This brief explains how the new regulations issued by the Trump Administration would change the contraceptive coverage requirement for employers and affect women’s coverage, the legal positions for challenging and defending these regulations, the potential rulings, and the broader ramifications.
President Donald Trump and Republicans in Congress pursued several major efforts to repeal and replace the Affordable Care Act (ACA) but were unable to get a bill through the U.S. Senate in 2017. In 2018, Congress did pass a tax bill that eliminated the ACA’s tax penalty for not obtaining health coverage beginning in 2019.
In December 2019, a federal appeals court panel ruled that the law’s individual mandate is unconstitutional since Congress has set the mandate tax penalty to zero and sent the case back to a lower court to determine how much of the rest of the ACA should be invalidated. The case was first brought by a number of Republican state attorneys general, and the Trump administration now argues that nearly all of the ACA should be overturned. The U.S. Supreme Court has now agreed to review the case.
For information about ACA Marketplace Open Enrollment, including fact sheets and 300+ FAQs, visit our collection of resources on Understanding Health Insurance.
Featured Affordable Care Act Resources
On December 14, 2018, a federal trial court judge ruled that the Affordable Care Act’s (ACA) individual mandate is unconstitutional and that the entire law should be struck down as a result. This brief considers the complex and far-reaching impact were the entire law ultimately held to be invalid.
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Related Affordable Care Act Resources
- Explaining Texas v. U.S.: A Guide to the Case Challenging the ACA
- The Past, Present, And Possible Future Of Public Opinion On The Affordable Care Act
- Republican Voters Have Moved On from Hating the ACA
- The Effects of Medicaid Expansion under the ACA: Updated Findings from a Literature Review
- FAQs: Health Insurance Marketplace and the ACA
- Status of State Medicaid Expansion Decisions: Interactive Map
- How ACA Marketplace Premiums Are Changing by County in 2020
- Insurer Participation on ACA Marketplaces, 2014-2020
- Pre-Existing Condition Prevalence for Individuals and Families
- Preventive Services Tracker
As unemployment claims skyrocket amid the coronavirus (COVID-19) crisis, this analysis examines the potential loss of job-based coverage among people in families where someone lost employment between March 1 and May 2 and estimate their eligibility for ACA coverage as of May and January 2021, when most will have exhausted their unemployment benefits.
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The Status and Likely Impact of Final Regulations on Payments for Abortion Coverage in ACA Marketplace Plans
This brief summarizes the status and implications of the Trump Administration final regulations, published in December 2019, that change how ACA Marketplace plans that include coverage for abortion must bill and consumers must pay premiums for that coverage.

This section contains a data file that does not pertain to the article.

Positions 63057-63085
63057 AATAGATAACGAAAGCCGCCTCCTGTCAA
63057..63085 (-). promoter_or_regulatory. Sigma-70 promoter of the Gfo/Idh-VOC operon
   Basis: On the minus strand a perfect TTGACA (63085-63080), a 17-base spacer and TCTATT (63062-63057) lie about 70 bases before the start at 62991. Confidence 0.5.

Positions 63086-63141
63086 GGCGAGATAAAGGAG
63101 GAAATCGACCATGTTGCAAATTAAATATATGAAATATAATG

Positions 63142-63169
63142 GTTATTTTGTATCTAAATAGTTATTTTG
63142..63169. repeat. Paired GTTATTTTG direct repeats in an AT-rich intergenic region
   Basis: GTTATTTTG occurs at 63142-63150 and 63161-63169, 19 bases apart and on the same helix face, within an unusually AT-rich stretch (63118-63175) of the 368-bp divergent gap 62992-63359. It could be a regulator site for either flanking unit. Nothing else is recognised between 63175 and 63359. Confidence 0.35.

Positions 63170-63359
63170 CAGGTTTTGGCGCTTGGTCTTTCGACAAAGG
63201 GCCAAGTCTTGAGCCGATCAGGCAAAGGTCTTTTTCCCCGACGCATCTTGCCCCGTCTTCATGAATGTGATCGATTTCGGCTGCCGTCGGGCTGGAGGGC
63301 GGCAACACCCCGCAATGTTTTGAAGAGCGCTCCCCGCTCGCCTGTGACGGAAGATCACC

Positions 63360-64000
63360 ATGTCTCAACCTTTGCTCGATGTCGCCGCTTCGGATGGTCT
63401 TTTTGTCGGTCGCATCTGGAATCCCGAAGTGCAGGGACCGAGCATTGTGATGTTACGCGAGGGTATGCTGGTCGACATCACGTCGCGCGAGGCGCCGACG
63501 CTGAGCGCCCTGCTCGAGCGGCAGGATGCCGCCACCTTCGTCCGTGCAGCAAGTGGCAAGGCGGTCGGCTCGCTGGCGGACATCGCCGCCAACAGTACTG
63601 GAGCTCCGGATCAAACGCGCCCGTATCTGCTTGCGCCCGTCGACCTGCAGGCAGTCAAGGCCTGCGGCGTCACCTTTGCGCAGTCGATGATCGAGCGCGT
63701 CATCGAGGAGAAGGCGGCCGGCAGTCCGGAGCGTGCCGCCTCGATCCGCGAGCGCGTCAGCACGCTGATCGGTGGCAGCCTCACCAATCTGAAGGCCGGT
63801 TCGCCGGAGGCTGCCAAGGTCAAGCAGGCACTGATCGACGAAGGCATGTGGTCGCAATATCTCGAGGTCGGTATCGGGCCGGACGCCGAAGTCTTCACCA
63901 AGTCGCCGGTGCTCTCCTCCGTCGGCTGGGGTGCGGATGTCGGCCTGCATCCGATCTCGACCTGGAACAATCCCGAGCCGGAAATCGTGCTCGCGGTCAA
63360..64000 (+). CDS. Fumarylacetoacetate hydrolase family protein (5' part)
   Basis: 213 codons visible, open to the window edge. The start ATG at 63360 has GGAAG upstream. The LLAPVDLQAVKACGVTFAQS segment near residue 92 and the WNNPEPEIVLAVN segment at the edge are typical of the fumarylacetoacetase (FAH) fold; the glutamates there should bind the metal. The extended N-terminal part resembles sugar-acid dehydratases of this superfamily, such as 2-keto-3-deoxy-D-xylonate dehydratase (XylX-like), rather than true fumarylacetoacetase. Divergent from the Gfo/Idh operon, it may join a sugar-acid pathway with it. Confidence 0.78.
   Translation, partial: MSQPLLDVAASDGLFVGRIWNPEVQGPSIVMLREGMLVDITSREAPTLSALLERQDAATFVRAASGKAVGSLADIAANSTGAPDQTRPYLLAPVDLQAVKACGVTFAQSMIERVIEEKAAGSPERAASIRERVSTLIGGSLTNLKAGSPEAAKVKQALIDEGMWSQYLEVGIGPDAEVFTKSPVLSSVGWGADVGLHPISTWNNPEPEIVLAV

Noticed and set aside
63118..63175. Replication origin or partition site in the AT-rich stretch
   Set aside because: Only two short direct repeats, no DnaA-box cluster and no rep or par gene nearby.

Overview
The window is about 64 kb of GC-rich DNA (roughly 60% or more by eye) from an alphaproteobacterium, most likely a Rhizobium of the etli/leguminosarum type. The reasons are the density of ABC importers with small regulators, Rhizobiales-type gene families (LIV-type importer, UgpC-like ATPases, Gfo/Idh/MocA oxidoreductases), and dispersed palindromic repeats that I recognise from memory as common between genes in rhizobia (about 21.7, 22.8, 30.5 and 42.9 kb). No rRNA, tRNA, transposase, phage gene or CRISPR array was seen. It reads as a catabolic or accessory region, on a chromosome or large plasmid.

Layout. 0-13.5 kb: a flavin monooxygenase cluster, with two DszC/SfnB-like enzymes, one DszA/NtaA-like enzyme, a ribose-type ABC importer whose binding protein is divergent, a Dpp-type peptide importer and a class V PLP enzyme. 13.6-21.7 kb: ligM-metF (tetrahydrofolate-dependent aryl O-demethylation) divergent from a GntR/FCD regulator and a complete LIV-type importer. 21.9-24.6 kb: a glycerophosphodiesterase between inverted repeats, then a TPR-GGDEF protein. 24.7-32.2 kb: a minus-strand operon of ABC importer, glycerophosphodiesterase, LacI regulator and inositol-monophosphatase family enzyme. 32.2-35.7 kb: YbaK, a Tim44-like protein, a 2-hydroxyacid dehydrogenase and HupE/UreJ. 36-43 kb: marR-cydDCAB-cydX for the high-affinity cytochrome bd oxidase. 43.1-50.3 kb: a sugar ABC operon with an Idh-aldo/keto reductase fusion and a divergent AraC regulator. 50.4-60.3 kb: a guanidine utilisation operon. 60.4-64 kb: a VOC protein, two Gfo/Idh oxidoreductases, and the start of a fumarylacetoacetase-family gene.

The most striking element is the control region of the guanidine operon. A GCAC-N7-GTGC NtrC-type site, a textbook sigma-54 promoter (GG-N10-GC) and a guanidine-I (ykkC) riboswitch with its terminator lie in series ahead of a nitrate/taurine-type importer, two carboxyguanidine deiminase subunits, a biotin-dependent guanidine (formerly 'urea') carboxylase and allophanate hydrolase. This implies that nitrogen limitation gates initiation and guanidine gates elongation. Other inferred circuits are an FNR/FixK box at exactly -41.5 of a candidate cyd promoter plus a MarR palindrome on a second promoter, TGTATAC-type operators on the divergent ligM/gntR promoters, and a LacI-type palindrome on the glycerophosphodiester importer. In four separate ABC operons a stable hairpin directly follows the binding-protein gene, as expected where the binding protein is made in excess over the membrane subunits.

Private insurance companies expect to pay a record of $2.7 billion in rebates to consumers in 2020 due to excessive premiums in recent years – nearly double last year’s then-record total.
This list of more than 300 Frequently Asked Questions (FAQs) covers the Affordable Care Act’s health insurance Marketplace (aka exchange), individual mandate, open enrollment, premiums and more. It provides answers to questions about specific groups, such as young adults, smokers, the uninsured, and non-traditional households.
Fielded from March 25-30, this poll tracks how the rapidly unfolding coronavirus (COVID19) pandemic is affecting Americans, including health and economic impacts to date and worries about the future. This poll also examines the implications of the pandemic on the 2020 presidential election, including favorability of the ACA, Medicare-for-all and a public option.
This post examines the Affordable Care Act’s impact 10 years after its enactment and how its provisions, especially those that expand coverage opportunities, could address the health threat and economic upheaval caused by the coronavirus pandemic.
In this article in the Journal of Health Politics, Policy and Law, Larry Levitt examines the Affordable Care Act 10 years after it’s enactment. The article notes that the law has taken numerous blows, yet due to its policy design and the political forces it has unleashed, the law has shown remarkable resilience.
This issue brief summarizes findings from 404 studies of the impact of state Medicaid expansions under the ACA published between January 2014 (when the coverage provisions of the ACA went into effect) and January 2020. It includes studies, analyses, and reports published by government, research, and policy organizations using data from 2014 or later. This body of research suggests that the expansion presents an opportunity for gains in coverage, improvements in access and financial security, and economic benefits for states and providers.
This issue brief answers key questions about California v. Texas (known as Texas v. US in the lower courts), the case challenging the Affordable Care Act to be heard by the Supreme Court.
People of color historically have been more likely to be uninsured and to face more barriers accessing care than Whites. The Affordable Care Act (ACA) health coverage expansions provided an opportunity to help reduce these disparities. This brief examines changes in health coverage since the implementation of the ACA by race and ethnicity and discusses the implications for health coverage disparities.